Image: Nouri al-Maliki, Mohammad Reza Rahimi
Vahid Salemi  /  AP
Iraqi Prime Minister Nouri al-Maliki, front left, walks along with Iranian Vice President Mohammad Reza Rahimi, right, during an official welcoming ceremony in Tehran on Monday, Oct. 18, 2010.
updated 10/18/2010 5:56:52 PM ET 2010-10-18T21:56:52

Iran gave its clearest nod of support to Iraq's prime minister Monday as he seeks to line up backing from key neighbors in his bid to remain in office after a more than seven-month political limbo in Baghdad.

Iran plays a critical role in Iraqi affairs and the Shiite-led coalition of Prime Minister Nouri al-Maliki, who is making his first visit to Tehran since Iraq's indecisive March elections.

Iran has the power to sway al-Maliki's political fortunes through its deep ties to Iraq's major Shiite factions, which have dominated government offices and security forces since the U.S.-led invasion toppled Iran's arch foe Saddam Hussein in 2003.

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Al-Maliki's coalition is close to securing enough allies for a majority in parliament despite finishing second in March elections behind a Sunni-backed bloc. But al-Maliki is also busy sending out feelers around the region to weigh his support.

The signals from Iran seemed strong.

Iran's Deputy Foreign Minister Rauf Sheibani said al-Maliki was "one of the suitable choices" to lead the next Iraqi government — the clearest indication that Tehran wants al-Maliki to stay in power.

Sheibani was quoted by the state-run IRNA news agency as citing al-Maliki's experience leading Iraq and the current "sensitive conditions" during the withdrawal of the U.S. military.

Later, Iran's Supreme Leader Ayatollah Ali Khamenei called on Iraq to settle its political crisis.

"Formation of a government as soon as possible and establishment of full security are among the important needs of Iraq because development and reconstruction of Iraq ... can't be achieved without these two," state TV quoted Khamenei as telling al-Maliki.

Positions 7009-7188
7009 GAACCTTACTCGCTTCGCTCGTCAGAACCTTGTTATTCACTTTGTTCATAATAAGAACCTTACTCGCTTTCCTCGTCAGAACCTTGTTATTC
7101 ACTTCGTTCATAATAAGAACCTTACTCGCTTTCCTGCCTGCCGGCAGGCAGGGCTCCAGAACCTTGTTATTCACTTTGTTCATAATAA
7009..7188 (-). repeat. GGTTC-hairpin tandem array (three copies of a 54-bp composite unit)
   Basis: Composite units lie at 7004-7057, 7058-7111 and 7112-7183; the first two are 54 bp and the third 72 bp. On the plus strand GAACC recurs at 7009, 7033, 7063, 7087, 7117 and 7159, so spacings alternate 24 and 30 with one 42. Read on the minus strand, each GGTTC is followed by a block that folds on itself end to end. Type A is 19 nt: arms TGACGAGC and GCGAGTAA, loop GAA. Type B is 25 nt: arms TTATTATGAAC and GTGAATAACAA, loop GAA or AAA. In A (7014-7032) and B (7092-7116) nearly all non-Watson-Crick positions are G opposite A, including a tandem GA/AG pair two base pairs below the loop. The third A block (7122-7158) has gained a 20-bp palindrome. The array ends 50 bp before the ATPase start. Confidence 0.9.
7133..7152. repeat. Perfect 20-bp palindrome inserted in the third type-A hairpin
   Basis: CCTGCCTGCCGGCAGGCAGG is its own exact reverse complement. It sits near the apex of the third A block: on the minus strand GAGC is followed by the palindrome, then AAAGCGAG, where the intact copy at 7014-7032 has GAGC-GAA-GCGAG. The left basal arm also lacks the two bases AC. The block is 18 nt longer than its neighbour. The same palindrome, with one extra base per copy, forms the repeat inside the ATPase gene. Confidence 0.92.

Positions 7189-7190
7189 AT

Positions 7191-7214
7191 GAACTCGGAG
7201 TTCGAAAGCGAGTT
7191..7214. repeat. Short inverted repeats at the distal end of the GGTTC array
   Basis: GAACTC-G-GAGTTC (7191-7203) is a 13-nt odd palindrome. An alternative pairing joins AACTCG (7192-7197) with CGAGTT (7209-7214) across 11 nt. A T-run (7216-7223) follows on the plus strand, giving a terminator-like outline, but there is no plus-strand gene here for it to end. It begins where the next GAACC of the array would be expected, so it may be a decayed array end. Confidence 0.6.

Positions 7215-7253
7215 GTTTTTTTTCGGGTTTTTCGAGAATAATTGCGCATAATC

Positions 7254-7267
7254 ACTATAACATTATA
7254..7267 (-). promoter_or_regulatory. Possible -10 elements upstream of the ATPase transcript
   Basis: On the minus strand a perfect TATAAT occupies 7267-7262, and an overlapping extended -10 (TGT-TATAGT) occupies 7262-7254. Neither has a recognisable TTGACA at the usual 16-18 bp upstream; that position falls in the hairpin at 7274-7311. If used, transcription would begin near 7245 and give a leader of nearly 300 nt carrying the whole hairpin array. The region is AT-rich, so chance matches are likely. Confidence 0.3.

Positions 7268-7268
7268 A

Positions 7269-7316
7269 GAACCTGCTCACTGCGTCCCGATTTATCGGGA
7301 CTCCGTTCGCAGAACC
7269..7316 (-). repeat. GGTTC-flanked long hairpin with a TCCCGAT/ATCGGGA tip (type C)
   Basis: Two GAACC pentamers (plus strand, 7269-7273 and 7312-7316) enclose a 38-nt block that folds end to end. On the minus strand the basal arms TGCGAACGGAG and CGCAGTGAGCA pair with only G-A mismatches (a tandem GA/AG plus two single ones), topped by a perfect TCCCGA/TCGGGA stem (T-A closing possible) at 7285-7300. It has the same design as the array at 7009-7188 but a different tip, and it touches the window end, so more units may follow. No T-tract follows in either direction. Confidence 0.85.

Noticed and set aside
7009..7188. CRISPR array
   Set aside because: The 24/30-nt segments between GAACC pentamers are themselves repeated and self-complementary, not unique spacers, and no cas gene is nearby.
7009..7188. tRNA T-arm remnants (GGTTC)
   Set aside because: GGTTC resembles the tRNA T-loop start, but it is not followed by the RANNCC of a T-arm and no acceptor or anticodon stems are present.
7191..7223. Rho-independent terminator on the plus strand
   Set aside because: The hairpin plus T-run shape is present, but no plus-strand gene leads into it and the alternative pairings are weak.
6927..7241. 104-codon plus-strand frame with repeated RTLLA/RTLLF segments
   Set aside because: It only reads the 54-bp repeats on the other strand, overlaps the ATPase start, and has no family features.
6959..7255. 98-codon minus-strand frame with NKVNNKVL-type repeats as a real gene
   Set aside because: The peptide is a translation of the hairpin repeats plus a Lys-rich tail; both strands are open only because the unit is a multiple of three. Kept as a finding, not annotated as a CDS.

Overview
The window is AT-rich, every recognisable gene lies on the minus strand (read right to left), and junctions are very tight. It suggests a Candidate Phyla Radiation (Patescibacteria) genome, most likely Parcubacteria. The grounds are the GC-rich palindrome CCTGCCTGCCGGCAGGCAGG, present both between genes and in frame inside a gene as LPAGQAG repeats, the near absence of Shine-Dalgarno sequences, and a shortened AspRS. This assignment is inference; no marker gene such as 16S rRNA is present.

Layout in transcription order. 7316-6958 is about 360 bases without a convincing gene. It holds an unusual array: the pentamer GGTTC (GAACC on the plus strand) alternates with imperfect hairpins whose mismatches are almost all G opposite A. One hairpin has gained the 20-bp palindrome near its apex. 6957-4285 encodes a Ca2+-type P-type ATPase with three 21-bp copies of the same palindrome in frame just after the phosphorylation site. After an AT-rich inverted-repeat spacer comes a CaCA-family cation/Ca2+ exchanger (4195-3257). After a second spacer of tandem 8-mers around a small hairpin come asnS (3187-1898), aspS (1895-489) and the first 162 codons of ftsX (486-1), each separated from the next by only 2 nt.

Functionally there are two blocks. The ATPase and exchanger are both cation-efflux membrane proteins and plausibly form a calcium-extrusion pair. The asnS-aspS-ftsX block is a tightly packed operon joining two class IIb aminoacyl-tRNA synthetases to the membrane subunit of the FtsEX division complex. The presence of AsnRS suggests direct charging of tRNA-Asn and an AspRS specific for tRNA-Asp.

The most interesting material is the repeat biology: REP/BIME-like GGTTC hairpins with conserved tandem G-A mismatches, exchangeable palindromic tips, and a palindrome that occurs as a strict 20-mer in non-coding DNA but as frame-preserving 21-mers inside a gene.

Al-Maliki held meetings with other Iranian officials and was to travel to the Shiite religious center of Qom, where one of al-Maliki's important allies lives in self-exile.

The pact with anti-American cleric Muqtada al-Sadr was critical for al-Maliki, but it has alarmed Washington because of al-Sadr's former militia ties and his likely demands for key roles in a new government.

Al-Maliki also could be urging Iran to pressure Iraq's biggest Shiite political party, the Supreme Islamic Iraqi Council, to join his coalition. The Iranian-backed Supreme Council has been the main Shiite holdout on al-Maliki's effort to remain in power and could be working for an alternative choice as government leader — possibly Shiite Vice President Adel Abdul-Mahdi.

The United States has not publicly endorsed any candidate to lead Iraq, but has repeatedly stressed the need for the next government to represent all of Iraq's groups. These include members of the Sunni-backed group that narrowly won the March elections but was unable to cobble together a parliament majority to replace al-Maliki.

But the head of the bloc, Ayad Allawi, has strongly denounced Iran as trying to destabilize Iraq and steer its political process.

"I won't be begging Iran to agree upon my nomination," Allawi told the Al-Arabiya satellite TV channel on Sunday in a clear jab at al-Maliki.

He added that Iran should get out of Iraqi politics and "not impose or support one faction over the other."

U.S. State Department spokesman P.J. Crowley said Washington was also worried about what he called Iranian "meddling" in the formation of a new Iraqi government.

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"We are concerned about any neighboring country that would meddle in Iraq's affairs," Crowley said. "Ultimately, this has to be an Iraqi decision as part of its own political process. ... We would expect the Iraqi government to work on behalf of its own citizens rather than on behalf of another country."

Allawi has threatened to boycott the next government if al-Maliki remains in office, which could open wider rifts between Iran and Sunni states such as Saudi Arabia and Jordan.

Al-Maliki met with Jordan's King Abdullah II in Amman before heading to Tehran, but the Jordanian monarch withheld public endorsement for al-Maliki for a second term.

Even if al-Maliki appears to have backing from Iran, he desperately wants support from Sunnis, too — in part because of strong pressure from the United States. He will visit the Sunni-dominated nations of Turkey and Egypt next week.

Al-Maliki was greeted by Iranian Foreign Minister Manouchehr Mottaki after landing at the Tehran airport. He also met with Iranian President Mahmoud Ahmadinejad and the head of the Atomic Energy Organization of Iran.

IRNA said al-Maliki will travel to Qom, a holy city 60 miles (100 kilometers) south of the Tehran. The report didn't give details, but it is expected to include talks with the cleric al-Sadr.

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